The maintenance of price stability has always been one of the two key objectives of monetary policy, the other being the assurance of credit availability to the real economy. On the eve of the RBI's third quarterly review of the monetary and credit policy a comparatively recent innovation enabling the central bank to communicate more frequently it was abundantly clear that inflation would dominate the discourse. In its review, the RBI had spelt out the dimensions of the inflation problem that overshadows all other macroeconomic concerns in India today. Headline inflation based on the wholesale price index (WPI) went beyond 6 per cent on January 13 from 4.2 per cent last March and 4.2 per cent a year ago. What makes the situation politically sensitive is that consumer price inflation has remained higher than the WPI inflation, reflecting the higher price of food and other articles of everyday consumption. Very recently, the Government sought to mitigate the supply side pressures by permitting liberal imports of certain commodities. At a time the economy is growing at 9 per cent on the back of a strong industrial performance, it is unlikely that domestic output can be stepped up further immediately. The pursuit of price stability naturally calls for demand side correctives too.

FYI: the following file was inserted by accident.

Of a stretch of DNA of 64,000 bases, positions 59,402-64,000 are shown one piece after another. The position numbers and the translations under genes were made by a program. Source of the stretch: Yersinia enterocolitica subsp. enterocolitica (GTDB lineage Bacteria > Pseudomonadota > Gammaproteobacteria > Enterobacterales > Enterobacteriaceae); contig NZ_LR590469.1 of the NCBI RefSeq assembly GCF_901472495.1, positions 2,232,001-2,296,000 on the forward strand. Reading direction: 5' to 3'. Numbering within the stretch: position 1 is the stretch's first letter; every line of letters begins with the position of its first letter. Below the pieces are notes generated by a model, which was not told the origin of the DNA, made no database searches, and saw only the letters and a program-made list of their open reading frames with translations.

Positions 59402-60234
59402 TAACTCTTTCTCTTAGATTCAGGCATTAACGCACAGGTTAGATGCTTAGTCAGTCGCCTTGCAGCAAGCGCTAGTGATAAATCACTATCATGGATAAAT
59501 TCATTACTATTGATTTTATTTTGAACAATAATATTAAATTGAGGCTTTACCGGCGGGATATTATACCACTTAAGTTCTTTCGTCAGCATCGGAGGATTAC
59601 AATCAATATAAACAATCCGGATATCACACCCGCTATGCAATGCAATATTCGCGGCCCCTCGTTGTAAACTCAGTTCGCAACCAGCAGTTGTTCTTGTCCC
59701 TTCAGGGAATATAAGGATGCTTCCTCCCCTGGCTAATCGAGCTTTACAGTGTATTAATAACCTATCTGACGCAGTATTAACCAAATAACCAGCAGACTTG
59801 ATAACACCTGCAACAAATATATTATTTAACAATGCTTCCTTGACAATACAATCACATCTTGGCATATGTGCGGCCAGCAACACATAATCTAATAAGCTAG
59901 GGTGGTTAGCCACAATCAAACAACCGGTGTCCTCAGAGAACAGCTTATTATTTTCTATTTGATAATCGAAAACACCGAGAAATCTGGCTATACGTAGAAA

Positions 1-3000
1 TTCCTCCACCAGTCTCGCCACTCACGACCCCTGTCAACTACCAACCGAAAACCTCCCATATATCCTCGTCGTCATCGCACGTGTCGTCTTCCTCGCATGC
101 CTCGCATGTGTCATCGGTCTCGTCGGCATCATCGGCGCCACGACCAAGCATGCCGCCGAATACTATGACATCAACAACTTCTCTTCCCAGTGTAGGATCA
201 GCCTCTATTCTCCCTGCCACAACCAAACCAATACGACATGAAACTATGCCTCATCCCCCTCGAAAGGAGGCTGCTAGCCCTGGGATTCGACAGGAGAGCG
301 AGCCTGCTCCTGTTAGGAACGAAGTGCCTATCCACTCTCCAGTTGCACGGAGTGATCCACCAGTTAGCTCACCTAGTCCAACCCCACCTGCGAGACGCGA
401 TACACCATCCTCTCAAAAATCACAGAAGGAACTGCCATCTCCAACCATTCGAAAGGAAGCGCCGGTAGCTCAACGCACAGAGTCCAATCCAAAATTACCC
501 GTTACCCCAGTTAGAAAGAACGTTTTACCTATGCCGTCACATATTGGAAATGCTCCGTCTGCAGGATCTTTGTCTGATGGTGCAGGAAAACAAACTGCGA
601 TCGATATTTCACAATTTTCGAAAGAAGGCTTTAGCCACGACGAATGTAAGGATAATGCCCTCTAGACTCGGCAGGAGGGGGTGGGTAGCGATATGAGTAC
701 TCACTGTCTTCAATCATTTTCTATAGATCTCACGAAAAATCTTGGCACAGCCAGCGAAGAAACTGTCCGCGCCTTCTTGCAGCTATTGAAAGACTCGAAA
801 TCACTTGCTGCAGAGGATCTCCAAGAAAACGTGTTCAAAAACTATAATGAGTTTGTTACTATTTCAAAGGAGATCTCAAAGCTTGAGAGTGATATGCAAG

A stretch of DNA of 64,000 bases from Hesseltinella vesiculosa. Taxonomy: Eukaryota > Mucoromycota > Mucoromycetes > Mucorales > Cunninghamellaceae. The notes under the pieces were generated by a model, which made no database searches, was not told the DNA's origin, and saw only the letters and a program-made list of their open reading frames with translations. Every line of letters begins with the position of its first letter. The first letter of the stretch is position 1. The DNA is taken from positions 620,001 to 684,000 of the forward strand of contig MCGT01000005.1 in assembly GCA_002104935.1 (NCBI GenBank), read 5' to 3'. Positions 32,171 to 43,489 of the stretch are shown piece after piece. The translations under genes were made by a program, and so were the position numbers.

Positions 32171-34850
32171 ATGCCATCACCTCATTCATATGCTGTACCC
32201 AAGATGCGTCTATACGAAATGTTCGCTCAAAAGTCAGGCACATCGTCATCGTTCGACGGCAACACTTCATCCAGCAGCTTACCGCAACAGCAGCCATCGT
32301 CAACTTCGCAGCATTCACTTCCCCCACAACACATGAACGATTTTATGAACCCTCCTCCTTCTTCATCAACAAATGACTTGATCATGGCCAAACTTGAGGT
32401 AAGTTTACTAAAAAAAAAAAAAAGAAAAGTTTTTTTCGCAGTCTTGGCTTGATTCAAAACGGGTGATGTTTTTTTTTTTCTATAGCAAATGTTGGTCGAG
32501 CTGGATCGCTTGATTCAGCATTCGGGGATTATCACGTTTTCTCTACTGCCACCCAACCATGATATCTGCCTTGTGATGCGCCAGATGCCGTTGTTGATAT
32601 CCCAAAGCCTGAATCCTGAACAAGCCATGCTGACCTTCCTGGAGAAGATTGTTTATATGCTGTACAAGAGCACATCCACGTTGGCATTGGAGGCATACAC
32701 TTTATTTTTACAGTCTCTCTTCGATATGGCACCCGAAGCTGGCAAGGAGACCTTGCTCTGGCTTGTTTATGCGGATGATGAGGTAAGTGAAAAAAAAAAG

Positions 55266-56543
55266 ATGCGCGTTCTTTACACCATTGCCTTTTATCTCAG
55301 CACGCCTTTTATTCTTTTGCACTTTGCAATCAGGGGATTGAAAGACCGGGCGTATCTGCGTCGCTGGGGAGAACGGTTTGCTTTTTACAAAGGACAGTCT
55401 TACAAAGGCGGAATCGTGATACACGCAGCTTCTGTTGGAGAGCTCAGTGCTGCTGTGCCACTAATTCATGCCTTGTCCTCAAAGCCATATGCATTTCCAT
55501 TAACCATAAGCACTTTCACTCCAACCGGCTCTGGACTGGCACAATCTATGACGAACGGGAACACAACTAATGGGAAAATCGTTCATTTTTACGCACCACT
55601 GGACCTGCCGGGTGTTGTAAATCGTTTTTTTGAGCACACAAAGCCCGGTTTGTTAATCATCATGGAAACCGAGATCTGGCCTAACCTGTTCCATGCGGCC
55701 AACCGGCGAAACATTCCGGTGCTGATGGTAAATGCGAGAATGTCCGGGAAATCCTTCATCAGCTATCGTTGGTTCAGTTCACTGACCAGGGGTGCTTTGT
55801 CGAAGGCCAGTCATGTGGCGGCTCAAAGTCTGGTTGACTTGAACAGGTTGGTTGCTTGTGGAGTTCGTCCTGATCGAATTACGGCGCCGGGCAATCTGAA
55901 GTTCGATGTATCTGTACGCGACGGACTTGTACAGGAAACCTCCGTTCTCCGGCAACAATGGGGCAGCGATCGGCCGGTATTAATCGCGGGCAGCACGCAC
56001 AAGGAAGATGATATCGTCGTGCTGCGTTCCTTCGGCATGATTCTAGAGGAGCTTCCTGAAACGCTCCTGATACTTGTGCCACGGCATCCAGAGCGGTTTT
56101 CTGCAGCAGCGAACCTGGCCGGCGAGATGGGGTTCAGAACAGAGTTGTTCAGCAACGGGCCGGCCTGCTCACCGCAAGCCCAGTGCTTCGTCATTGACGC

The question was not whether the Reserve Bank would raise interest rates but how. Keeping its resolve to rein in inflation within the earlier target range of 5-5.5 per cent, the RBI has raised the repo rate by 0.25 percentage point to 7.50 per cent leaving all other rates the reverse repo rate, the bank rate, and the cash reserve ratio unchanged. The repo rate is the rate at which the RBI lends to banks against securities, while the reverse repo rate is the rate at which it absorbs funds. Most central banks around the world rely on these short-term liquidity-altering measures. In India however the central bank additionally had to hike the CRR by 0.50 percentage point in December to impound some Rs.13,500 crore of bank deposits. Despite these restraints, bank credit has continued to grow at more than 30 per cent for the second year in a row. Hence the RBI has sought to make certain types of loans more expensive. They include loans to real estate, credit card receivables, the share market and most types of personal loans. The incentives available to non-resident deposits are being reduced. Clearly the package of monetary measures to moderate inflation is in for a change. The RBI has revised its GDP growth forecast for the year as 9 per cent, up from its earlier forecast of 8.5 per cent and the 8 per cent figure it put out at the beginning of the year.